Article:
I suggest a short-term bond fund. They conveniently typically have a duration of 2-3 years.
+1
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miket29
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Re: Where to hold 2-3 years of living expenses

Post by miket29 » Tue Apr 16, 2019 4:48 pm

DorothyB wrote:
Mon Apr 15, 2019 9:06 pm
I've been retired since late 2014. I calculate the amount I will need to withdraw from my retirement savings and have 4 years (less estimated dividends) outside of my Vanguard equity / bond funds. The purpose of this money is to be able to not sell my funds when the market is way down. Because I have this buffer, I am very comfortable with having an asset allocation within my Vanguard equity / bond funds that is about 90% equities. Including my buffer, I am at about 65% US equity, 10% foreign equity, 10% bonds and 15% buffer (cash)
If you're comfortable with the risk of this then it makes sense, but keep in mind the market can be down for protracted periods. Even ignoring the example of Japan and looking at just the US market, the data you can create at https://dqydj.com/sp-500-historical-return-calculator/ shows that 10% of the time for rolling 5 year periods over the last 60 years the market averaged an annual loss of about 3.3% so you could be down 15% at the end of the period in your US holdings and out of the cash. In 1974 it took the S&P500 another 5 years to reach its previous high point, and in 2000 it took until 2008.

DorothyB
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Re: Where to hold 2-3 years of living expenses

Post by DorothyB » Tue Apr 16, 2019 7:52 pm

miket29 wrote:
Tue Apr 16, 2019 4:48 pm
DorothyB wrote:
Mon Apr 15, 2019 9:06 pm
I've been retired since late 2014. I calculate the amount I will need to withdraw from my retirement savings and have 4 years (less estimated dividends) outside of my Vanguard equity / bond funds. The purpose of this money is to be able to not sell my funds when the market is way down. Because I have this buffer, I am very comfortable with having an asset allocation within my Vanguard equity / bond funds that is about 90% equities. Including my buffer, I am at about 65% US equity, 10% foreign equity, 10% bonds and 15% buffer (cash)
If you're comfortable with the risk of this then it makes sense, but keep in mind the market can be down for protracted periods. Even ignoring the example of Japan and looking at just the US market, the data you can create at https://dqydj.com/sp-500-historical-return-calculator/ shows that 10% of the time for rolling 5 year periods over the last 60 years the market averaged an annual loss of about 3.3% so you could be down 15% at the end of the period in your US holdings and out of the cash. In 1974 it took the S&P500 another 5 years to reach its previous high point, and in 2000 it took until 2008.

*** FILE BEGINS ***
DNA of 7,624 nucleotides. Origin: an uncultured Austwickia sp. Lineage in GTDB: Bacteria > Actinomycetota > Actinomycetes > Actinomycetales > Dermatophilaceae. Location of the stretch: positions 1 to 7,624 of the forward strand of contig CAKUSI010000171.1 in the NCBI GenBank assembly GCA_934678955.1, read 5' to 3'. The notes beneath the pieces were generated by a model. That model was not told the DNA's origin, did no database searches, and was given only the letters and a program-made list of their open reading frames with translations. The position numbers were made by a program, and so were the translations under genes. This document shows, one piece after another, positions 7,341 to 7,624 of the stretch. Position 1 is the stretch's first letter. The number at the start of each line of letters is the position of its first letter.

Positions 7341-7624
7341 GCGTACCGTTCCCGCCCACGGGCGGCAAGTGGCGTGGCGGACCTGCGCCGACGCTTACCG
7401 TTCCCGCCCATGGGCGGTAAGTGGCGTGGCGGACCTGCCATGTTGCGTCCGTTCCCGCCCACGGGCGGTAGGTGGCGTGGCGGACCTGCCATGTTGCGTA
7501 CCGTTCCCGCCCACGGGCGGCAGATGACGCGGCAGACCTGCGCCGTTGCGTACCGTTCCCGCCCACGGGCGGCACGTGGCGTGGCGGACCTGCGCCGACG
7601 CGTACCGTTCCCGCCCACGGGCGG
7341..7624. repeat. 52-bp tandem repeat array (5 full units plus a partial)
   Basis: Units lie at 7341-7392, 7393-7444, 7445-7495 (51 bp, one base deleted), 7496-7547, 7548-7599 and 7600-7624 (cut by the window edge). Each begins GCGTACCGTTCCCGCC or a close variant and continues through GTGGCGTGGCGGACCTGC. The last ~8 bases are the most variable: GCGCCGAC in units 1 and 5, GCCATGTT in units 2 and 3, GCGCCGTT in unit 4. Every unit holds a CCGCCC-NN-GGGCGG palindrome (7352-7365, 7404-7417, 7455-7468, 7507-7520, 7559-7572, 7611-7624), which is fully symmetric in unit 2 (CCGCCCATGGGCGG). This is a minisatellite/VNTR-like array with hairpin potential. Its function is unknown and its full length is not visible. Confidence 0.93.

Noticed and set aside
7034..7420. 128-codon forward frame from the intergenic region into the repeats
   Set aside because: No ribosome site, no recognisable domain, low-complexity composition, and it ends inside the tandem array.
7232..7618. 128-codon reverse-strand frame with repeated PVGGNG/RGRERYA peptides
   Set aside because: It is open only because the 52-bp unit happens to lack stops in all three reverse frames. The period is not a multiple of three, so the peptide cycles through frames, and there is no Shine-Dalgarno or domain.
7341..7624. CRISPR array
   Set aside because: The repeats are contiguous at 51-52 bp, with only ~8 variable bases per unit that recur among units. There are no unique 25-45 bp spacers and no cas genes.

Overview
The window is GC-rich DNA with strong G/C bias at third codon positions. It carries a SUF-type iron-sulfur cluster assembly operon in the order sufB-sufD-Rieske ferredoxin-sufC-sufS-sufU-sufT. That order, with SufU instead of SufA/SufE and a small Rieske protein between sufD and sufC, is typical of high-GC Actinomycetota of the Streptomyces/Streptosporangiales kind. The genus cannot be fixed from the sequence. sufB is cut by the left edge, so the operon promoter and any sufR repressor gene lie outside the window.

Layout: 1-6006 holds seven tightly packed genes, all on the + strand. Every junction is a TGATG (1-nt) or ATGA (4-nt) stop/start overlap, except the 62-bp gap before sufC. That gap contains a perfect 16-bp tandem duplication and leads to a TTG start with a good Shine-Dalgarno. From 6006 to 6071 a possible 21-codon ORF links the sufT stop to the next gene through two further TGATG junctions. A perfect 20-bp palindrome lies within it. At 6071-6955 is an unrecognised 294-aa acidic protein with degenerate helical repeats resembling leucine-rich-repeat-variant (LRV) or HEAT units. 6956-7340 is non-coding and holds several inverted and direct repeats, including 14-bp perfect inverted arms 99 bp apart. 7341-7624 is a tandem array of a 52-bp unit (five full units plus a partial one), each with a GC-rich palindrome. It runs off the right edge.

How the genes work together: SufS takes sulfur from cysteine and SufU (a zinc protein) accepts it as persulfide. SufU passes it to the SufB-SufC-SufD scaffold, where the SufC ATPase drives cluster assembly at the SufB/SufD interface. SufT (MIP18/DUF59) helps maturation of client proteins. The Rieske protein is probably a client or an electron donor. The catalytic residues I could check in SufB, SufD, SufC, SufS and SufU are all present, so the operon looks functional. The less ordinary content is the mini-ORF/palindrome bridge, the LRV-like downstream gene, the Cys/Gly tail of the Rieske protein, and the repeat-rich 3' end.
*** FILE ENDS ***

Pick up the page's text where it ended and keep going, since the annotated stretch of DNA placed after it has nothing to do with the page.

Interesting link - haven't seen this before.

However, I'm reading it differently than you are. When I put in 5 years, I see the -3.279 and 90% - is that what you are seeing that you are interpreting as the average annual loss of 3.3%? When I read the verbage above that, it says "Percentage Beating Annual Return over Period(s)" so that tells me that 90% of the time the return is 3.3% less than the "average" of just over 7%. I would like to see something that shows how much below the high that the market is 4 years after each decline of 2.5% or more.

I do realize that there are times that the market will still be "down" after 4 years, but the buffer will at least give the market some time to recover and I will have less years of needing to sell at a loss. Even if the market doesn't get up to it's previous high, it might be less of a low.

I did look at some "pullback" info when determining to do 4 years. The data is similar to what you are saying - Aug 2000 shows recovery date of Sep 2007 (a tad earlier than your post, but still a LONG time). However, if I can not sell equities for the first 4 years of that 7 years, I am still better off than if I have to sell every year during the loss. There was another long one from Dec 1972 to Jun 1980 (7 1/2 years) and another from Oct 2007 to Mar 2013 (almost 5 1/2 years).

So, first, hoping that I will at least not have to sell during the first part of any bad market. Also, my plan says OK to sell equity funds when they get up to 97.5% of my previous high so not back up to previous high. If I have to sell at a loss for a couple of years, that shouldn't affect my ability to "not run out of money" as much as having to sell at a loss every time there is a loss.

Second, since I am invested in 7 funds, it could be that some of them recover enough within the 4 years (my biggest holdings are Wellington VWENX, Total Stock Market VTSAX, Small Cap VSMAX and Equity Income VEIRX) to lessen the impact of selling when market isn't great. My plan is not to have to pick and choose based on how each fund is doing, but . . .